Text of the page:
In respect to the wisdom of the use of medication and prescription on a “drug-centred” rather than “diagnosis-centred” basis, I would much prefer the evidence-based, coruscatingly scientific and humane approach of colleagues such as Jo Moncrieff than the idea that, because Galen and Hippocrates did a particular thing, we should continue. Personally, I hope we’ve progressed a little. When Galen and Hippocrates were the epitome of medical expertise, the recommended treatments for madness included advice to shave a person’s head, split open a live pigeon and apply said pigeon to said head. Galen himself was a strong believer in the humoural theory, and was therefore a fan of warm baths and purgatives. As people wiser than me have said, it’s often a mistake to follow authority figures without question. The data, from Jo Moncrieff, from Richard Bentall and from Bob Whitaker, just simply don’t support Dr. Pies’ confidence in medieval medicine.

It is for readers, I think, to judge for themselves how humane routine psychiatric care is. I don’t particularly want to list its miseries. But, I agree – and apologize. I absolutely don’t wish to tar an entire profession (that would be hypocritical, since I’ve just reiterated how this is a debate within psychiatry as much as a ‘guild dispute’). I do not think psychiatrists are inhumane – I think they are noble and principled healers, shackled to an ignoble and unhelpful paradigm. And, since we’re here, can I absolutely ally myself to Dr. Pies condemnation of my fellow professionals – psychologists – who have shamed themselves and their profession in cooperating in the abuse and torture of people under the guide of a ‘war on terror’. I would mention that I’ve been in press on this issue and drafted the British Psychological Society’s robust condemnation of this behavior, which is, incidentally, a model others could adopt. But Dr. Pies is absolutely right – psychiatry as a profession is a noble and caring profession and many (many) psychologists can be entirely unethical (we could have a long discussion over my profession’s guilt over the issue of eugenics).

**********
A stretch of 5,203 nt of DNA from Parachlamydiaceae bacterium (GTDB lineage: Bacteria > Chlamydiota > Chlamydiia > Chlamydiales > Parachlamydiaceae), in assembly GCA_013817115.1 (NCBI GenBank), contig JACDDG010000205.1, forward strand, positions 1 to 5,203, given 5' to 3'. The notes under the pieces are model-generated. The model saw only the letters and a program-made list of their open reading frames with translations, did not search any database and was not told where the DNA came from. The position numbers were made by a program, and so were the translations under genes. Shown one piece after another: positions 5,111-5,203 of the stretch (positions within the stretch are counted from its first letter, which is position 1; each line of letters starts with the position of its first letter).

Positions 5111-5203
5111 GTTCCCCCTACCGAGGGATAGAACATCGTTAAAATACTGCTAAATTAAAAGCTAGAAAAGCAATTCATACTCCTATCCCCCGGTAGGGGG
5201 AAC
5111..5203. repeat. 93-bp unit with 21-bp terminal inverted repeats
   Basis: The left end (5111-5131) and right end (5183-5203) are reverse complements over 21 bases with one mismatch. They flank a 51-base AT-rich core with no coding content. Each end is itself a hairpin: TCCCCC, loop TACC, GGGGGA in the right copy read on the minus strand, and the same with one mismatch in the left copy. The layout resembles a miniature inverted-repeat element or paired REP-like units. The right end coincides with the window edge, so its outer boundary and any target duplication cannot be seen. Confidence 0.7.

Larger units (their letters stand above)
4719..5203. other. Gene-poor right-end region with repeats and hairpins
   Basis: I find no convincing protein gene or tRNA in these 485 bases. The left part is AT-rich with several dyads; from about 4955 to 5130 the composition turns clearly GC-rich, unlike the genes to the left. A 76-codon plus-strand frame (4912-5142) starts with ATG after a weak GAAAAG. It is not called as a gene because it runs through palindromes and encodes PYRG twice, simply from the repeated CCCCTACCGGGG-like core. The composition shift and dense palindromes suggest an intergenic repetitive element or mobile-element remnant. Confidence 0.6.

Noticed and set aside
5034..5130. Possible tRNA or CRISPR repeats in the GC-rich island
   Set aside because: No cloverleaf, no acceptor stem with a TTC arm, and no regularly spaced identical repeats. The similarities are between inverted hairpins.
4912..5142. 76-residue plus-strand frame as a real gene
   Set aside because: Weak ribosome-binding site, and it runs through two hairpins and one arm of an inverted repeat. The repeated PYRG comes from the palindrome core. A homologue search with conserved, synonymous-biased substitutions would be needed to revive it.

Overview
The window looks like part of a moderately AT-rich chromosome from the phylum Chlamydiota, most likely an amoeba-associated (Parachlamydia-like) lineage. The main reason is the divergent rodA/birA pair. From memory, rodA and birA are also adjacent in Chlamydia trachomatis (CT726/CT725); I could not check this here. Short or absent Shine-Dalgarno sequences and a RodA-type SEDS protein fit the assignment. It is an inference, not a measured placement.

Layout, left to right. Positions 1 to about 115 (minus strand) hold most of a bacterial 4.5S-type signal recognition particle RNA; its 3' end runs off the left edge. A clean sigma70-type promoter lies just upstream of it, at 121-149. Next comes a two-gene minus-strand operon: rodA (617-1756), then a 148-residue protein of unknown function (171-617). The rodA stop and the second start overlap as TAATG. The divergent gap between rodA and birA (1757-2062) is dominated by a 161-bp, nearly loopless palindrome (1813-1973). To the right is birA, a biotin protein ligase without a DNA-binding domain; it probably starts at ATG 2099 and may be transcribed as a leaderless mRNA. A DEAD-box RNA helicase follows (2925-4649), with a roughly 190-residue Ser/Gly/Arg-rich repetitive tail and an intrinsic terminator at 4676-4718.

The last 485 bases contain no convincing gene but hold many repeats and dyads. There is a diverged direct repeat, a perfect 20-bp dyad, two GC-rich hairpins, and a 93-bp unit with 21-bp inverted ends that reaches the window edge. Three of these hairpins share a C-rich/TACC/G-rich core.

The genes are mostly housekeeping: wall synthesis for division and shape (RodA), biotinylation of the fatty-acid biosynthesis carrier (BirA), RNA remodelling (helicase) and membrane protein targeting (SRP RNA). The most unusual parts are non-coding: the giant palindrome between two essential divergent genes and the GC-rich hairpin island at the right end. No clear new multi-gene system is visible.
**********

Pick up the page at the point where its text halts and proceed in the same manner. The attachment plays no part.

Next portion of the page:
Finally… I don’t really want to apologize for my skepticism of committee-driven, rather than evidence-driven, approaches (including the commercial links and secrecy involved). Dr. Pies is right – of course – we need to get together to discuss these things, and so inevitably ‘committees’ are involved. In the case of DSM-5, however, I don’t think the process yielded a glorious result. It may be because the members of the committees in question have stronger links than is healthy to the pharmaceutical industry. It may be because the traditions of their profession are ripe for the paradigmatic change that Pat Bracken and colleagues desire. It may be that professional interests got in the way of the data. But it is clear that the outcome is a manual that has attracted unprecedented criticism and field-trial kappas that are falling with each iteration of the franchise.

Peter Kinderman

About Peter Kinderman

Peter Kinderman is Professor of Clinical Psychology at the University of Liverpool, and an honorary Consultant Clinical Psychologist with Mersey Care NHS Trust and has twice been elected Chair of the British Psychological Society’s Division of Clinical Psychology. Professor Kinderman is Head of the Institute of Psychology, Health and Society at the University of Liverpool, comprising psychiatrists, GPs, clinical and other applied psychologists, sociologists, public health physicians, nurses, sociologists and academics.